Either way, it’s a good book, and makes for a good followup for those already familiar with the blessing, but also explains well to cover those that aren’t as familiar.

Tyndale page for the book

Amazon page for the book

Who Do You Think You Are? by Mark Driscoll

Who Do You Think You Are? by Mark Driscoll is the latest ebook I’ve received from Thomas Nelson for reviewing.

The book works mainly out of the book of Ephesians.

The goes through various passages that show who we really are in Christ, and breaks down what the impact on ours lives should be if we are really able to grasp that identity given by that element and make it work in our lives.

It’s really easy to get ourselves overly caught up in everything happening in our lives, and forget some of these basic elements. Do we really remember that we are saved, in a way that our daily lives reflect it? Do we stop to remember we are blessed?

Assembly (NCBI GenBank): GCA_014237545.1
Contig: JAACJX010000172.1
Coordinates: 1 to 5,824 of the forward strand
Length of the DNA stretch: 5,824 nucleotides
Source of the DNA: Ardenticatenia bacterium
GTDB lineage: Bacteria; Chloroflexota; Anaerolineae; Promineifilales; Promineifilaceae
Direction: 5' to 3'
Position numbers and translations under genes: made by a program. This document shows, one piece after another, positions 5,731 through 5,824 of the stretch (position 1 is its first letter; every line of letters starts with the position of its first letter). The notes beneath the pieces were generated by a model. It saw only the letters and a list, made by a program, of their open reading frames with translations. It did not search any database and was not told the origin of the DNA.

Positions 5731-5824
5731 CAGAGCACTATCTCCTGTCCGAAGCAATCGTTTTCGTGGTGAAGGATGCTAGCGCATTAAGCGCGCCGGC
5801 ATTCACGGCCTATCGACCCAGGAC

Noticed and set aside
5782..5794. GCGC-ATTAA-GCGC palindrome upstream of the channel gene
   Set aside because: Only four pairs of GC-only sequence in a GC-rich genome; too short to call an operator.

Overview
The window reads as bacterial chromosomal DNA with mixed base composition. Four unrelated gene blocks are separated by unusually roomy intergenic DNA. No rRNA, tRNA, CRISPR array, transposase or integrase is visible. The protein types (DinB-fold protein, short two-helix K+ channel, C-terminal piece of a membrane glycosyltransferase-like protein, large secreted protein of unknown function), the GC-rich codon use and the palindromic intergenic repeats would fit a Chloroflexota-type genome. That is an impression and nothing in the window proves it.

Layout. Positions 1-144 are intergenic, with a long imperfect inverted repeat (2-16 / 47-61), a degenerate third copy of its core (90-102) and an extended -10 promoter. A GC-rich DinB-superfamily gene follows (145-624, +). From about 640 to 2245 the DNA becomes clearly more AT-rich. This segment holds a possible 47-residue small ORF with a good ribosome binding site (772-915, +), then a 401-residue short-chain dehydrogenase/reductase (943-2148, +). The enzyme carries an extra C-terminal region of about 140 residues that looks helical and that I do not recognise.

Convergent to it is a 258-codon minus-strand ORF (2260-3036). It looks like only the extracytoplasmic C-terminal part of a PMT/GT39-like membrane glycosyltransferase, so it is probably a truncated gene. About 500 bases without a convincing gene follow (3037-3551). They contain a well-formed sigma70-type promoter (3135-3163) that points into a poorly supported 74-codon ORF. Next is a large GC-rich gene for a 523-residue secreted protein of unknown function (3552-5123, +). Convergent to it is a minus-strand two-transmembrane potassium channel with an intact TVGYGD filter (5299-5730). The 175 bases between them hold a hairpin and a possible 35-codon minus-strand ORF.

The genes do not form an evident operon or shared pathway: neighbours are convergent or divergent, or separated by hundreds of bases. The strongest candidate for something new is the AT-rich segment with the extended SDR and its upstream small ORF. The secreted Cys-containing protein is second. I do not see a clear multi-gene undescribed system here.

The book is a good reminder of some of the fundamentals that we all too easily lose track of during our days. For me, and I think probably most people, it’s also a good reminder of how much our lives really don’t show these elements of having our identity in Christ nearly as much as we would like them to.

Thomas Nelson page for the book

Amazon page for the book

Father Cry by Billy Wilson

Father Cry by Billy Wilson is the latest book I’ve received from Chosen Books for reviewing.

The book deals with the issue of people who have grown up without fathers in their lives. It finds the solution to the hurts of this generation to be finding spiritual fathers in the older generation to fill in the gaps, essentially in a mentoring sort of situation.

The book goes into this relationship dynamic quite a bit, with real life stories telling not only of times that this has made a difference in lives, but also in some cases in times where there has been a failure for various reasons, including a situation where the “father” didn’t really see himself in that role in the same way the younger man did.

It also goes into the need of the older generation to have spiritual children, those to whom they can hand the baton to carry on their legacy and continue the cycle.

It’s an interesting book, and the author gets really honest about some of the stories of his life, which really help the book stay engaging even when sometimes the topic matter gets pretty serious.

Amazon page for the book


Christmas Stories by Max Lucado